"The Nass"  (Nisga'a Land) is at the top of coastal BC, very close to Alaska.

“The Nass” (Nisga’a Land) is at the top of coastal BC, very close to Alaska.

The Nisga’a highway has been improved since I was last here, in 2000; I miss the old narrow road that kissed the edge of Lava Lake, only marginally higher than the water. Now there are two lanes, paved, well above the waterline.

The Lava Beds: lava from an eruption in the early 1700's is covered in lichen.

The Lava Beds: lava from an eruption in the early 1700’s is covered in lichen.

This is the land of the Lava Beds. In the early 1700’s, the most recent volcanic eruption in Canada flowed lava into this region, wiping out two Nisga’a villages and killing 2000 people. Muted light greens, greys, browns stretch for miles in every direction: lumps of lava covered with lichen.

Lava Beds

Lava Beds

Meanwhile, I am not quite sure about the directions to my B&B. GPS has no clue and there is no cell signal. I drive into New Aiyansh, get some vague directions and head out again, still not too certain. But all the pieces land right and when I find the B&B in Gitwinksihlkw, I feel at home right away.  We have dinner, the family comes over from across the street, kids mill around softly with shy smiles. It is hours before dark up here. Locals talk me out of going for a hike on account of bears and wolves (there have also been some serious Big Foot sightings here, and last week the kids saw a kermode bear down by the river). I settle for a stroll around the village. The suspension bridge across the swift and powerful Nass is an adventure: dizzingly high, bouncing with my steps, swaying in the wind.  There has been a suspension bridge at this location for 400 years; this one was built in 1969. Groceries, furniture, supplies of all sorts were carried across the narrow suspension bridge until the car bridge was built in 1995.

Suspension bridge over Lisims (the Nass River) at Gitwinksihlkw. It's long, it's high, it's narrow, and the wind is strong. For 400 years, this was the only kind of bridge across the river; in the late 1990's the "car bridge" was built.

Suspension bridge over Lisims (the Nass River) at Gitwinksihlkw. It’s long, it’s high, it’s narrow, and the wind is strong.

The village of Gitwinksihlkw ("Canyon City")

The village of Gitwinksihlkw (“Canyon City”)

Day Two
The road to Gingolx follows the Nass downstream to the ocean. Along the way, I stop at the state-of-the-art Nisga’a Museum.  It is built on the model of a longhouse, with elegant displays of art, artifacts, and stories. Elders consulted in developing the museum insisted on having the artifacts (common objects, to them) out in the open rather than inside glass cases.  There are lots of “Do Not Touch” signs, and if you lean in too close, an alarm goes off (as I learned several times). I chat with a museum consultant who is setting up a new display. We talk for about two minutes; long enough to establish that he knows my friend Nigel in Victoria (Hello, Swans Pub). Clearly the farther you go from home, the smaller the world gets.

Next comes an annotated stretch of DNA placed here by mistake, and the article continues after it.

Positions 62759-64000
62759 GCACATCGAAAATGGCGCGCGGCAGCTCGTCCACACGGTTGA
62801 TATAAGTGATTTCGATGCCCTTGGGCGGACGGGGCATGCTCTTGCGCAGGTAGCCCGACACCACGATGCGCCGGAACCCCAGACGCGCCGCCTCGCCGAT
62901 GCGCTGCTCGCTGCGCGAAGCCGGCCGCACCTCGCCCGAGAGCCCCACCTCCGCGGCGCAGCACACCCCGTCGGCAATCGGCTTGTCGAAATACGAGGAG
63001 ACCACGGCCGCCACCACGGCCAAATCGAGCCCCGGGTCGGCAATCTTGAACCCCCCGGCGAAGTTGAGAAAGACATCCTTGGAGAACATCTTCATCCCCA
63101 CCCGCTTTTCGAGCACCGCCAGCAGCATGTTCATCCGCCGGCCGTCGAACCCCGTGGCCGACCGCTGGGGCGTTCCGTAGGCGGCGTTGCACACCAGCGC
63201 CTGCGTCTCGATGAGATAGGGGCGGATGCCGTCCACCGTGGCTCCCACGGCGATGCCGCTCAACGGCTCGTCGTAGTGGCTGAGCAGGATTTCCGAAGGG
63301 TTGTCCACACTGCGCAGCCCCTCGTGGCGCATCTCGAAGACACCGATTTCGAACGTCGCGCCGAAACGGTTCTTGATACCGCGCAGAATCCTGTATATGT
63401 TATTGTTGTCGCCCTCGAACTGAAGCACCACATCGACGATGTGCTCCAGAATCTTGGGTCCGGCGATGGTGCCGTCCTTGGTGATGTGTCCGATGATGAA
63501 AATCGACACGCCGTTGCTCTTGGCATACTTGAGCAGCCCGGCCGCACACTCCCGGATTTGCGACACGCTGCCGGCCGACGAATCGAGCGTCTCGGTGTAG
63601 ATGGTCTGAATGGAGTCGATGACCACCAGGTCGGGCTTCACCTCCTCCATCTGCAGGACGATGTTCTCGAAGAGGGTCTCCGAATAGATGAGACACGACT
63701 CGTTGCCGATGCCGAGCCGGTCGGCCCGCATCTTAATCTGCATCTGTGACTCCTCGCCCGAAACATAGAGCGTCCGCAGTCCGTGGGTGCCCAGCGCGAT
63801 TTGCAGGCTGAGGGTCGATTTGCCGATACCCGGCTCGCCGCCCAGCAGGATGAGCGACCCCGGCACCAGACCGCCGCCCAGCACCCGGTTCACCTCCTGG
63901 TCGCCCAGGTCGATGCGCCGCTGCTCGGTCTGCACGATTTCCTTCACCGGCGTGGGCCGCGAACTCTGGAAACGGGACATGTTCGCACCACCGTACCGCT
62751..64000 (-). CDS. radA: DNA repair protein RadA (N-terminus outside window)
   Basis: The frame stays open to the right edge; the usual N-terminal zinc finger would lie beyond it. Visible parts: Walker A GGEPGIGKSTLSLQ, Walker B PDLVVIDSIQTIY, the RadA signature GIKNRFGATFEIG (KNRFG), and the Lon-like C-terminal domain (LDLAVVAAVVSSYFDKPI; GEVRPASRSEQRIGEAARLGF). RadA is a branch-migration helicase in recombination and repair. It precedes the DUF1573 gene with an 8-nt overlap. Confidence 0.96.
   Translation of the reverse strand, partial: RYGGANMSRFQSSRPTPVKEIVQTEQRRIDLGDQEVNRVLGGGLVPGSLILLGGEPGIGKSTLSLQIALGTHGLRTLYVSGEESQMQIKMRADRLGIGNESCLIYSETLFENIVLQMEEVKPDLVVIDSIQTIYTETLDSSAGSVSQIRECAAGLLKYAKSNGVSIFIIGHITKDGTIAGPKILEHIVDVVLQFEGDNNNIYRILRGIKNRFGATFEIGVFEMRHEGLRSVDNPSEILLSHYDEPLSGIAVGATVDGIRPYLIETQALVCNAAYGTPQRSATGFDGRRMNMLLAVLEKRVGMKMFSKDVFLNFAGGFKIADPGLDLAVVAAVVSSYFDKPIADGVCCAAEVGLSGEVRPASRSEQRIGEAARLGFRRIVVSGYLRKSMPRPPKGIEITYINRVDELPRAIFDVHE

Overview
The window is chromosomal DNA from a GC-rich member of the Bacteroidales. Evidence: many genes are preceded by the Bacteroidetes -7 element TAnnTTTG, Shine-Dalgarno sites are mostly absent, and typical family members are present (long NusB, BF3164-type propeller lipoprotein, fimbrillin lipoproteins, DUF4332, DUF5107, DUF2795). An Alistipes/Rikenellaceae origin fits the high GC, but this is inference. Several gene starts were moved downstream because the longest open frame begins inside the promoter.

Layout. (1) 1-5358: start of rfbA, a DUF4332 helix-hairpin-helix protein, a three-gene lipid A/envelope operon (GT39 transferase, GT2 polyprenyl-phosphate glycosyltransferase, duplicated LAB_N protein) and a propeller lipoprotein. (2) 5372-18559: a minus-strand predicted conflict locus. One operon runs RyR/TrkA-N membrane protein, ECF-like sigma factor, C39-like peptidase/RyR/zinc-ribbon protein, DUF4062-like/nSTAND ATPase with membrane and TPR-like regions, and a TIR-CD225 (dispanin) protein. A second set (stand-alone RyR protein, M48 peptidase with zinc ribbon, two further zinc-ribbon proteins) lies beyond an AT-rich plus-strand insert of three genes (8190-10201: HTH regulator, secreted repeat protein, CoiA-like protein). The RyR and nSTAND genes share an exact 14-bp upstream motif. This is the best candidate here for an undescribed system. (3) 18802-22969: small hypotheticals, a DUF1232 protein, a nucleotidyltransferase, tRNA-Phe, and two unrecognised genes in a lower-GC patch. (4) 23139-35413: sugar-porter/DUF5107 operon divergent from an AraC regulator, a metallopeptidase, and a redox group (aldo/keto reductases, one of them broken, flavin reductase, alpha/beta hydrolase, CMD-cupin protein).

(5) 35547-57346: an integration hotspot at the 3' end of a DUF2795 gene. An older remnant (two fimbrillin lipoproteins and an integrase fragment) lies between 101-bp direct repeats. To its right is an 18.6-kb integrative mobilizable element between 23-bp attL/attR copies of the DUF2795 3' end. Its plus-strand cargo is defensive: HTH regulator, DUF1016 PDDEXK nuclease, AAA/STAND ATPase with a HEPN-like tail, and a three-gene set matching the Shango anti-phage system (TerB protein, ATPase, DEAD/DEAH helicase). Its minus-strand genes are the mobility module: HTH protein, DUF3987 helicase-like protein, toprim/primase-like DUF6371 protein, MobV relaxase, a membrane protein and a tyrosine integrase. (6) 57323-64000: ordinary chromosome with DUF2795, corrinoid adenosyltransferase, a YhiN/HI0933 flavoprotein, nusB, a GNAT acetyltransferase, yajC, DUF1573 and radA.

Display at the Nisga'a Museum. The Nisga'a fought long and hard for rights to their land. Theirs was a ground-breaking treaty when it came into effect in 2000.

Display at the Nisga’a Museum. The Nisga’a fought long and hard for rights to their land. Theirs was a ground-breaking treaty when it came into effect in 2000.

From there to the school in Gingolx, at the mouth of the Nass, at the end of the road – a road that wasn’t even there last time I was here.  The road winds up and down through the forest, placid bears munch weeds along the shoulders where the spring foliage is thick. Their coats are lush and shine brilliantly black in the sunshine.

In Gingolx (a.k.a. Kincolith) I watch two dozen eagles squalling over a carcass on the low tide. I have fun with the kids at the school, who devour the stories and howl with delight at every string figure. Then I sit in on a Nisga’a language class. The K/1’s practice colours & body parts, count to 100 by 5’s, and answer questions about the weather, all in Nisga’a. The sound is fascinating: lots of glottal stops, and fricatives wholly new to the indo-european ear.  “25” has a whopping seven syllables.

The school in Gingolx, at the western end of the Nisga'a lands

The school in Gingolx, at the western end of the Nisga’a lands

Black bear contentedly eating greens at the side of the road

Black bear contentedly eating greens at the side of the road

On the way home I stop many times to sit in the warm breeze, inhaling the fragrant cottonwood air. It is stunningly peaceful.

The Nass River near its mouth; low tide.

The Nass River near its mouth; low tide.

Tomorrow I will do a show in Gitlaxt’aamiks (New Aiyansh), then drive to Smithers.